Careful writers are punctilious about which word to use from among a bevy of related words. Somehow they are always inch-perfect as regards finer points. If one looks up words in dictionaries, distinction between near synonyms are hard to come by. I suppose same could be said of thesauruses.

Could anyone please suggest some proper sources that highlight such distinctions?

Now while I am writing this, I am positive that a more careful writer would replace bevy with a proper synonym of the word that would sound better in this context. bevy just sprang to my mind as I was writing and so I went with it. But I think it isn't the relevant synonym of, um, group. And that's basically what my question is all about.

Thanks in advance

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    The piece itself reads like a 'how not to write' example. A 'beau'? Really? Nov 8, 2020 at 8:43
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    Surely the proper sources that highlight distinctions are dictionaries (although you may have to look up the different words which a thesaurus might suggest, read the dictionary definitions and come to your own conclusions). There are very few exact synonyms, for words all have their own connotations, which are also coloured by context. Bevy is never going to be an exact synonym for group, or we would not need two different words.
    – Andrew Leach
    Nov 8, 2020 at 9:08
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    And now you've changed exact to relevant, the comparison depends entirely on context. Could you edit your question with a pertinent illustration? Perhaps how you found bevy not to be suitable? What did you do to reach that conclusion? Please quote the dictionary definitions you found, with their sources, since you're effectively asking about research methodology.
    – Andrew Leach
    Nov 8, 2020 at 9:13
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    It sounds like the OP wants an algorithm to produce 'good' writing. When I wrote that the piece quoted was an example of how not to write, I meant that it seems as if the writer had always used a 'high-faluting' word or phrase in preference to a normal one. There are such things as register and tone. A policeman might say, in a report, 'I observed a group of young females', and a poet might write 'All at once a bevy of maidens passed before my eyes'. There are no short cuts apart from wide reading and listening. A good dose of ability is helpful. Nov 8, 2020 at 9:29
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    Try reading Ernest Hemingway to see how economical writing can work. Nov 8, 2020 at 13:23

1 Answer 1


English has very, very few "true synonyms" - by and large, each similar word (or phrase) carries an individual nuance.

Whereas I agree with Michael Harvey that there are no shortcuts, I suggest the OED, which gives examples in context.

Here, the important point is to note the differences - not the similarities


  1. transferred. A company of any kind; rarely, a collection of objects.


  1. A number of things placed together as the result of deliberate arrangement or composition.

2 b. A number of people or animals standing, positioned, or located close together so as to form a collective unity.

The OED also give etymologies and, at the risk of the etymological fallacy, it is always worthwhile considering a word's original associations.

Bevy is not a good example, as its etymology is unclear, but it seems to be associated with pleasure and is thus positive.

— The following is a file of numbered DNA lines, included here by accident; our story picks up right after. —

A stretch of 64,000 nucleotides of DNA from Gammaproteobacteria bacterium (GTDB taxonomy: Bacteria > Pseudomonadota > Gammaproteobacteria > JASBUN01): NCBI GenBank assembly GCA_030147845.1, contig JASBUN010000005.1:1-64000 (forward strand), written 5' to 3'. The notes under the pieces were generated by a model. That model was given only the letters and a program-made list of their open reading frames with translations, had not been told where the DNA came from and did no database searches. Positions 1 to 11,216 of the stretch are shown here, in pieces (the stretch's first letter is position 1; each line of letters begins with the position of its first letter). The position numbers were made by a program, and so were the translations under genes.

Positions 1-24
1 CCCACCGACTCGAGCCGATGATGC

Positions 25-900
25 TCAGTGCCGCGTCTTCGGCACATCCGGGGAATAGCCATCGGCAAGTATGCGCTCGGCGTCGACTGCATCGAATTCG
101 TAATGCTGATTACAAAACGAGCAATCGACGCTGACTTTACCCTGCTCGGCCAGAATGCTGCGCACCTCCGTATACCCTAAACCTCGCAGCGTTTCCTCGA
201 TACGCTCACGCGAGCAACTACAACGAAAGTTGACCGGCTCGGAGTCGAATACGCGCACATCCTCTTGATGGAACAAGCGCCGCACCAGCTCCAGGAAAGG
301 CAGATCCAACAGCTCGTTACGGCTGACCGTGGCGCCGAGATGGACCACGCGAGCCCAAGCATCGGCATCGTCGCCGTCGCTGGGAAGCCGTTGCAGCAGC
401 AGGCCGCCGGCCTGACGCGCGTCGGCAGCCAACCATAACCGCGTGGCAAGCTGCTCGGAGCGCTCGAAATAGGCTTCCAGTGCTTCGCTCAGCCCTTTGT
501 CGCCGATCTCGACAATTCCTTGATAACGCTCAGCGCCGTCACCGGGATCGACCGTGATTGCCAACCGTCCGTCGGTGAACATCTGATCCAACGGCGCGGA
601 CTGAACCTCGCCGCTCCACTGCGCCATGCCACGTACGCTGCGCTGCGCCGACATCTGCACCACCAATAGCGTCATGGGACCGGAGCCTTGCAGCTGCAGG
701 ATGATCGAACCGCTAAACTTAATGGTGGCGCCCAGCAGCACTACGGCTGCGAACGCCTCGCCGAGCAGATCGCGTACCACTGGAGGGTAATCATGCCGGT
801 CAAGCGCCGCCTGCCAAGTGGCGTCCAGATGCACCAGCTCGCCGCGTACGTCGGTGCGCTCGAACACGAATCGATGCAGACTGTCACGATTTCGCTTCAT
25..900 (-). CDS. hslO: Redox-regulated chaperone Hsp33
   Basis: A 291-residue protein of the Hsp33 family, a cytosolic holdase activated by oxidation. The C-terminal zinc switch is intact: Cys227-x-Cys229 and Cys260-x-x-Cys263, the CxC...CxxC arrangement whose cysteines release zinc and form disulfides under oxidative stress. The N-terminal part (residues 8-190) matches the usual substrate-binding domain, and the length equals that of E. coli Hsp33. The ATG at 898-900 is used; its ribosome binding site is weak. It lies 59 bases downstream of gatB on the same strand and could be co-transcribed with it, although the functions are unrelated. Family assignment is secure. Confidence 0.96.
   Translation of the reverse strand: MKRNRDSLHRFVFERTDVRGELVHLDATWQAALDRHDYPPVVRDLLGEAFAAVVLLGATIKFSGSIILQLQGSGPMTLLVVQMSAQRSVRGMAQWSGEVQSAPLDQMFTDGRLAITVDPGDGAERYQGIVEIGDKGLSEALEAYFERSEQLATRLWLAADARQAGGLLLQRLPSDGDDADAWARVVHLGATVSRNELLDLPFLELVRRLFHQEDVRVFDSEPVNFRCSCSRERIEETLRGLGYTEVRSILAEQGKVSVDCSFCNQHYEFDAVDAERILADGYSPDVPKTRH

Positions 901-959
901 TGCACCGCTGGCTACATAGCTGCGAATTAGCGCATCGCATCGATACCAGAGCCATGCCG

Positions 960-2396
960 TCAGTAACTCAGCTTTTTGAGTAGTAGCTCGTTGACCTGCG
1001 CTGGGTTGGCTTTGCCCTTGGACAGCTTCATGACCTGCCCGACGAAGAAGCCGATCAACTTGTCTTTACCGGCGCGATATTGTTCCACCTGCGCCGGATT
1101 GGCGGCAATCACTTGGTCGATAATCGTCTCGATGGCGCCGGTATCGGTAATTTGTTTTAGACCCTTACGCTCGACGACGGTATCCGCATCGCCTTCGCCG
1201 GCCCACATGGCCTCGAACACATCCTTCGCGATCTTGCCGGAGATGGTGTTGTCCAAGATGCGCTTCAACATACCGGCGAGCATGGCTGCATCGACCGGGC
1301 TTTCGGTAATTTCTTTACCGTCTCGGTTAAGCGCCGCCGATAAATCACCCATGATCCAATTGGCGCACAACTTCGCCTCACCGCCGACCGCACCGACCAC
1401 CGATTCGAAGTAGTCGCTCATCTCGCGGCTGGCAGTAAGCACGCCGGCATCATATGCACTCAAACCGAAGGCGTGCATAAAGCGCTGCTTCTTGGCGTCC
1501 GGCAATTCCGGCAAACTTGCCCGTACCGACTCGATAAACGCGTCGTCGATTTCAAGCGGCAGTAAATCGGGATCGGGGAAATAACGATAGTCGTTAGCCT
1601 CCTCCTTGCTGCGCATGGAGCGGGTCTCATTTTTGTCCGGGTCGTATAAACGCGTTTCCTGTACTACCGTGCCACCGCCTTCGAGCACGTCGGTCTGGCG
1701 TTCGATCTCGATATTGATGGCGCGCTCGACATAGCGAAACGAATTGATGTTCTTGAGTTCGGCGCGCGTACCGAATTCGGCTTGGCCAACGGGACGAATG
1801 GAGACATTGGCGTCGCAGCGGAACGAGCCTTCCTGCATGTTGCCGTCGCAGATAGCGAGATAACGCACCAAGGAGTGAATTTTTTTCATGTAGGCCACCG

Group originates in a military detachment and is therefore neutral.

A caveat is that the OED is not, as yet, fully updated and a lot of modern usage is excluded.

Then there is Google Ngram Viewer which will give frequency results that can usually be checked in context, but this is restricted to published works.

Google Ngram Viewer Search term a bevy of * and then 'a group of *' (and thereafter checking a representative number of examples in BE and AE.

Then there is the British National Corpus and American Corpus.

And then there is the "Online Collocation Dictionary" https://www.freecollocation.com/

I imagine that combining all the above and your current knowledge will probably reduce the error rate in your decisions to about 2%.

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    A good answer. I wonder if the question is a better fit for Writing Stack Exchange? I feel that one of the cardinal sins that a writer can fall into is excessive 'elegant variation'. Sub-editors at The Guardian call "gratuitous synonyms" "povs", an acronym of "popular orange vegetables"—a phrase that was removed from the draft of an article about carrots in the Liverpool Echo. Also, "elongated yellow fruit", a presumed synonym of "banana" was found in the Boston Evening Transcript. Nov 8, 2020 at 11:09
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    @MichaelHarvey Those examples remind me of the (probably apocraphal) story of the American road sign that said 'Impaired vertical development' instead of 'low bridge'
    – BoldBen
    Nov 8, 2020 at 11:45
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    In the late 1970s I worked in an engineering company as a quality control inspector, and I was called to the machine shop to adjudicate on something in a drawing. I had been to the pub the night before. I felt it was better to lay the drawing down somewhere under a good light rather than hold it up, but somehow I couldn't find the word 'bench' in my vocabulary. I suggested we find a 'horizontal surface'. Those guys never let me forget that. Nov 8, 2020 at 11:58
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    I think perhaps the morning toke was more to blame for the vocabulary deficit. Nov 8, 2020 at 13:01
  • Thanks a lot @Greybeard for your very helpful answer!
    – user403195
    Nov 8, 2020 at 13:20

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